Acrimony‘s legend, like that of a lot of heavy rock from their era — see also the aforementioned Kyuss — would grow in their absence. They put out Tumuli Shroomaroom in ’97 and had done The Acid Elephant EP before that in 1995 and a split with Iron Rainbow in 1996, but their last recording session was in 1999 for tracks that would later see release in 2003 on a split with Church of Misery and they were long since done by then. Lee Davies would go on to play in Lifer, but the rest of the lineup was quiet until coming together in 2009 as Sigiriya, a four-piece with Walters, O’Hara, Bidmead and Ivey. They released their debut, Return to Earth (review here), in 2011 and would lose Walters afterward, bringing in Matt Williams from Suns of Thunder for 2014’s Darkness Died Today (review here; also discussed here). Ivey would also depart in 2015 and the band brought in Rhys David Miles on drums and they’ve continued to play locally in Swansea and around the UK, doing fests and support slots as well as the occasional short run of tour dates — they were out with the reformed Iron Monkey twice last year.

According to their social media, Sigiriya, now with O’Hara and Bidmead as the connection to Acrimony have a third album they’re putting the finishing touches on, so it may well be that they’re heard from later in 2019. Here’s hoping. However that might come together, Acrimony‘s stoner-is-as-stoner-does heavy rock legacy continues to be a standout from the United Kingdom, and though in current music culture it’s almost too easy to neglect anything that isn’t punching you in the face with streaming videos capturing every fart at every rehearsal, Hymns to the Stone is a reminder of the roots from which what we think of modern heavy has grown out from over the last two and a half decades.

As always, I hope you enjoy.

Yesterday was amazing, thank you. Incredibly heartening and reinforcing. It felt like what I imagine birthdays probably feel like to most people. Thank you.

If you didn’t catch it, Shy Kennedy from Blackseed Design’s t-shirt for The Obelisk went up earlier this week at Dropout Merch. It’s awesome and I call it ‘Doom on the Moon,’ which is fun because I enjoy a slant rhyme as much as the next guy.

See it here: https://www.dropoutmerch.com/the-obelisk

Next week is busy. They’re all busy. Did you know I’ve got the Quarterly Review for March booked already? I might push it up and do five this year. I’m not sure I’d be able to call it Quarterly so much as Everynowandagainly at that point, or Bimonthly or whatever, but yeah. I’m thinking about it. For all the planning out ahead of time I do, I don’t do much planning out ahead of time. Ha.

Did you catch the slant rhyme above? Good.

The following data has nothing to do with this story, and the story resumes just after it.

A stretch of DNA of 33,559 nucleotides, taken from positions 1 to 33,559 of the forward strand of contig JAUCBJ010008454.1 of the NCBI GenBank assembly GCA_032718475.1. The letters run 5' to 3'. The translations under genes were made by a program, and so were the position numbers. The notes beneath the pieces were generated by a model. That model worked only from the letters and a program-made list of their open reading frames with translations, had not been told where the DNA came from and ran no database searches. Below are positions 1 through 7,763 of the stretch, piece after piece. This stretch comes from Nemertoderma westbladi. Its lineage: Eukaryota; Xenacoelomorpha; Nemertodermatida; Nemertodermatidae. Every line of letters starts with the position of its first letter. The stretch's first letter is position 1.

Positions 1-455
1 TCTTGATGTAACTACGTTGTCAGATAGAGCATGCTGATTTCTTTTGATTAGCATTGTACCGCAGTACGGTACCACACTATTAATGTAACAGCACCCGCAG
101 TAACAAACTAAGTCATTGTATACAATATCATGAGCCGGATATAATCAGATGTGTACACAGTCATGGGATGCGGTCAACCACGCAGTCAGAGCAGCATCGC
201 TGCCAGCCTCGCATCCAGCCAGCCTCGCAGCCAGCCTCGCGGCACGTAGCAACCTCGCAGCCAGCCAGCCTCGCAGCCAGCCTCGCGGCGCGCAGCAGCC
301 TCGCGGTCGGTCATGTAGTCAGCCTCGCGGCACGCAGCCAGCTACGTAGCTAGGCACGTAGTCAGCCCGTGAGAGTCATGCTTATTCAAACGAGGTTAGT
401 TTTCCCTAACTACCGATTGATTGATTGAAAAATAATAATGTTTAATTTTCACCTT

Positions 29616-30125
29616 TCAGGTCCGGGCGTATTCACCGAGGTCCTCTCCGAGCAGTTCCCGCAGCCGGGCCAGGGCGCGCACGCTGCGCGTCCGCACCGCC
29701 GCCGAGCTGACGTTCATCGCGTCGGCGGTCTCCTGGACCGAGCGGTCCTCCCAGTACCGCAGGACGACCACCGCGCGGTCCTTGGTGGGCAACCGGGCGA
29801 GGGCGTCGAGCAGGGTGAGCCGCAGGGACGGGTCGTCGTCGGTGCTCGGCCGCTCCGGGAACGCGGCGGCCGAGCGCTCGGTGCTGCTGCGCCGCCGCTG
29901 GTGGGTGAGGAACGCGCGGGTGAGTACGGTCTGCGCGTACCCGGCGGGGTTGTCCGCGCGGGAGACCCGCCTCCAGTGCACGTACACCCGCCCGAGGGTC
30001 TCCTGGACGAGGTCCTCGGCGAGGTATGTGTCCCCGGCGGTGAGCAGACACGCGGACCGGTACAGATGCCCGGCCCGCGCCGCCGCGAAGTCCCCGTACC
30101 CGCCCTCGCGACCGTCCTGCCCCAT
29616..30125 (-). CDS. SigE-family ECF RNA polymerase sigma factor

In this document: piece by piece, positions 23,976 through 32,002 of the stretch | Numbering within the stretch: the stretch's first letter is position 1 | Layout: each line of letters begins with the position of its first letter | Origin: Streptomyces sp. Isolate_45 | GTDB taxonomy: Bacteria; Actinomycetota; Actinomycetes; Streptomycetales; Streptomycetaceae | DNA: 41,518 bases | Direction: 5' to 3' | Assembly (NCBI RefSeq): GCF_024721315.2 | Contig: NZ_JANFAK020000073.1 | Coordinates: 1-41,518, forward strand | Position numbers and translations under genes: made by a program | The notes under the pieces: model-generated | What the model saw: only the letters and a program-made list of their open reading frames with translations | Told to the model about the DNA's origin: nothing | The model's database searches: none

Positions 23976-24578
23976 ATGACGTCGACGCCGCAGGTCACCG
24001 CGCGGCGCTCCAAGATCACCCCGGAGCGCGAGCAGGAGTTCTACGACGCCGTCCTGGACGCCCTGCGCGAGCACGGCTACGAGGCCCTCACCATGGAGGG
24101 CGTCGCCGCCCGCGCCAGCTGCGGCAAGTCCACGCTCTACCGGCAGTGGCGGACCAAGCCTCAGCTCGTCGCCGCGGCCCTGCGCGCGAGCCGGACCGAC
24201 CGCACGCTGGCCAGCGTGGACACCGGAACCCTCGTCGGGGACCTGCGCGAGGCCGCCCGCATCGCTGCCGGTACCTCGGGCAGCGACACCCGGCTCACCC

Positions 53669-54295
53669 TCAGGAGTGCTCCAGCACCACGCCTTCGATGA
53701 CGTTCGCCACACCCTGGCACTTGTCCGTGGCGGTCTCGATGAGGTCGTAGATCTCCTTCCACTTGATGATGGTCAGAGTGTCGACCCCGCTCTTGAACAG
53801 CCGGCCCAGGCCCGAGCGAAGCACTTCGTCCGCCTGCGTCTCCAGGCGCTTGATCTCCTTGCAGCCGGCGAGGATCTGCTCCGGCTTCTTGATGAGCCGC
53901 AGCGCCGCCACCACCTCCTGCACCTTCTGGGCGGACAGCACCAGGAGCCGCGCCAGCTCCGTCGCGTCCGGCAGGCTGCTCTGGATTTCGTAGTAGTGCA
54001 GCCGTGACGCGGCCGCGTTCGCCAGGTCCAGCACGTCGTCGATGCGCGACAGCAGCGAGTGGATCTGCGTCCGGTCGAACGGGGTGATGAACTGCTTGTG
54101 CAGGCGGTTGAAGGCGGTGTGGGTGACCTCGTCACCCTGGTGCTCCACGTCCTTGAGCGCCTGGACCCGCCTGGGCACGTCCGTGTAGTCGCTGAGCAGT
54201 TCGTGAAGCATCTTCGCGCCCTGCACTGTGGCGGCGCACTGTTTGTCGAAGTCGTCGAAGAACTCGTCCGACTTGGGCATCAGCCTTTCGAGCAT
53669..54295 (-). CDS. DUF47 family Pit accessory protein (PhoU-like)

Let’s do some quick notes for next week. Honestly, my head’s been so deep in everything for yesterday I’ve kind of slacked on mapping it out, but there’s still some cool stuff slated. As such:

MON: Static Tension video premiere; News catchup.
TUE: The Asound album review/video premiere.
WED: BLACKWVS track premiere; Soldati video premiere.
THU: Mammoth Weed Wizard Bastard review.
FRI: Open right now. Maybe Old Mexico review unless something else grabs me.

It’ll be fun either way.

This Sunday at 7PM Eastern is also the ninth episode of The Obelisk Show on Gimme Radio. I need to go cut the voice breaks for it, so I’m going to wrap this up on the quick and plug in the mic and pretend to be interesting for 20 minutes or so. If you get the chance to listen: http://gimmeradio.com.

And again, thanks for all the kind words yesterday.

Please have a great and safe weekend, and please check out the forum and the radio stream and the merch at Dropout. Like such:

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Friday Full-Length: Various Artists, Burn One Up: Music for Stoners

Posted in Bootleg Theater on June 8th, 2018 by JJ Koczan

Various Artists, Burn One Up: Music for Stoners (1997)

21 years ago, Roadrunner Records gathered together 15 bands on one compact disc, slapped a picture of an 18-wheeler truck in the desert on the front of it, and called it Burn One Up: Music for Stoners. It’s not easy to find a copy of it these days — I looked for a while before finally getting it in London in 2010 — but with bands like Queen of the Stone Age, Karma to Burn, Sleep, The Heads, Cathedral and Fu Manchu on board, it’s worth the search. Dig the full tracklisting:

1. Queens of the Stone Age, 18 A.D.
2. Karma to Burn, Ma Petit Mort
3. Fu Manchu, Asphalt Risin’
4. The Heads, GNU
5. Spiritual Beggars, Monster Astronauts
6. Floodgate, Feel You Burn
7. Slaprocket, Holy Mother Sunshine
8. Leadfoot, Soul Full of Lies
9. Celestial Season, Wallaroo
10. Cathedral, You Know
11. Acrimony, Bud Song
12. Blind Dog, Lose
13. Sleep, Aquarian
14. Hideous Sun Demons, Icarus Dream
15. Beaver, Green

It’s easy to argue that, as far as “stoner rock” goes, these are some of the bands who would most shape it. Yeah, Slaprocket never got an album out, but the New Jersey-based outfit divided into Solace and The Atomic Bitchwax, and both of them continue to make their mark to this day. Europe is represented through Dutch outfits Celestial Season, Hideous Sun Demons and Beaver, Sweden’s Spiritual Beggars and Blind Dog, and the UK shows off some of its best in The Heads, Cathedral and Acrimony. The aforementioned Slaprocket speak for the Northeast, while Floodgate hail from Louisiana, Karma to Burn from West Virginia and Leadfoot from North Carolina, so the Southeast is accounted for as well.